Most successful APS system implementation teams are broken into distinct planning areas, such as demand, supply, distribution, production, detailed scheduling, order fulfillment and allocations, transportation, warehousing, and so forth. Because key consultants and third-party implementation partners will not be around forever, it’s important to make sure permanent resources are involved in every function. Engage the right person at the right time with right role or authority. Many successful initiatives establish a global team that supports local deployment teams at each individual site or region.
Program governance. Control the global scope of the initiative and change management vigorously with the optimal end state in mind. APS solution implementations spanning across multiple regions need clear boundaries for localized requirements. Consider a global governance team that controls the scope of the APS model and approves only those requirements that can be reasonably leveraged across the multiple regions.
It’s crucial to choose the pilot site wisely, avoiding the learning curve for supplementary rollouts, both local and global. During the initial phases, limit customization and enhancement of standard APS to 20 percent. Early wins in this journey are very important.
Leverage standard, available frameworks and best practices in order to better manage and understand all deliverables, such as APS configurations, functional specifications, technical developments, testing, and training.
Emphasize effective and clear communication strategy, along with centralized documentation of all the key deliverables. Chances are good that your APS will be unable to fulfill all reporting requirements. The best practice here is intelligently simplifying reporting needs to focus on the “day in the life of a planner.” However, standalone, spreadsheet-based reporting should be avoided, as it can cause multiple and conflicting versions of the truth and disconnected planning. In many real-life scenarios, APS is connected to external data warehousing systems for complex reporting.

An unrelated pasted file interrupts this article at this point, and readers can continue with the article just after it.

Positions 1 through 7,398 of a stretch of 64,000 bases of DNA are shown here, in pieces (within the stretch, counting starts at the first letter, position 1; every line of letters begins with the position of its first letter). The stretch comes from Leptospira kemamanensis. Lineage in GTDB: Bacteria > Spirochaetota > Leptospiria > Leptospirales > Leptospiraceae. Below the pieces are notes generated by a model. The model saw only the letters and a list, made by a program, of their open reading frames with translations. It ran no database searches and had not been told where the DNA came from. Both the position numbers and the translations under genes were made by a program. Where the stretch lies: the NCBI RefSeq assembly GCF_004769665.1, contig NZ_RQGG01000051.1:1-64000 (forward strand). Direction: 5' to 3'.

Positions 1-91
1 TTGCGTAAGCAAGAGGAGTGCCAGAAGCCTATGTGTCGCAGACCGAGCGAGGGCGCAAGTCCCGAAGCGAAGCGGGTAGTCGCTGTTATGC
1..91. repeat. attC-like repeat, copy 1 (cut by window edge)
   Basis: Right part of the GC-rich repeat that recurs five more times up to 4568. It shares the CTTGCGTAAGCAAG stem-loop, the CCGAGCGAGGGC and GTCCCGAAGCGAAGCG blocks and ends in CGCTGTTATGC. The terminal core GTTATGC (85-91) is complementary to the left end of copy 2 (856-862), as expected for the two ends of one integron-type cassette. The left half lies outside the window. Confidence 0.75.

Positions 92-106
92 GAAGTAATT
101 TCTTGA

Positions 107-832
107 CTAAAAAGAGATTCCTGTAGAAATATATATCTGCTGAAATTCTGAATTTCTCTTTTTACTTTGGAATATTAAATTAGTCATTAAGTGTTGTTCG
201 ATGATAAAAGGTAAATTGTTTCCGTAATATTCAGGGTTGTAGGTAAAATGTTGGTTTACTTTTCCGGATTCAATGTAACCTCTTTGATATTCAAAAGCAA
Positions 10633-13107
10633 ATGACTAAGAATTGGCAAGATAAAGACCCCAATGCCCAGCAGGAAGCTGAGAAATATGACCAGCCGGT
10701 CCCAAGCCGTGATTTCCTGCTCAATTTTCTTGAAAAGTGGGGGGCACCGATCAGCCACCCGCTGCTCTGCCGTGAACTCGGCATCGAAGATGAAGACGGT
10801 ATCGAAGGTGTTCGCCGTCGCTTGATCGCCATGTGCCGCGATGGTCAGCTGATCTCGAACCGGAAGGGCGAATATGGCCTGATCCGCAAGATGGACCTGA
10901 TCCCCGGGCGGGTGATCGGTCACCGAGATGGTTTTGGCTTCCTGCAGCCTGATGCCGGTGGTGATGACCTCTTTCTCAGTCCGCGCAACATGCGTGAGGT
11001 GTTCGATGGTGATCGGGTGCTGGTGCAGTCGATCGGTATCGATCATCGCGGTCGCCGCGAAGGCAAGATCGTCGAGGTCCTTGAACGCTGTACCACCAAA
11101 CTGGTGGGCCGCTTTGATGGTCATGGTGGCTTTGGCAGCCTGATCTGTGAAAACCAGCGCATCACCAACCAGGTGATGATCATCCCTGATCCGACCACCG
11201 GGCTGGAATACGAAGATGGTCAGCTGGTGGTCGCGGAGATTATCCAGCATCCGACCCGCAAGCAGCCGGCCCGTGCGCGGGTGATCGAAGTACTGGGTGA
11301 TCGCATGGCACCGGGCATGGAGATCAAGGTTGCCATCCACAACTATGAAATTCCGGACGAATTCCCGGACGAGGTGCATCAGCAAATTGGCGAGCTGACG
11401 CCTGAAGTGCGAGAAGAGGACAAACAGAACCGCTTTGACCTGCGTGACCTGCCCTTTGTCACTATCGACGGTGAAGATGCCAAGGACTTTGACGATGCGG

Finally, for performance measurements, define financial key performance indicators (KPIs) and connect them to supply chain KPIs. Track initial, targeted, and actual time-phased values both during and after implementation. Returns cannot be realized quickly; rather, they build over time.
Program and project management. It is important to take advantage of standard project implementation methodologies. These include project definition, solution design, solution details, execution and deployment, and successful completion. These are numerous opportunities to adopt different project management styles, depending on whether the APS implementation is brand-new or is the result of mergers.
Take the time to define a clear, concise, and understandable plan for the immediate, midterm, and long-range time frames. For a large-scale or global initiative, make sure plans for dependent projects are well aligned. Don’t ignore your enterprise resources planning system and independently start implementing APS. You will do so at your own peril.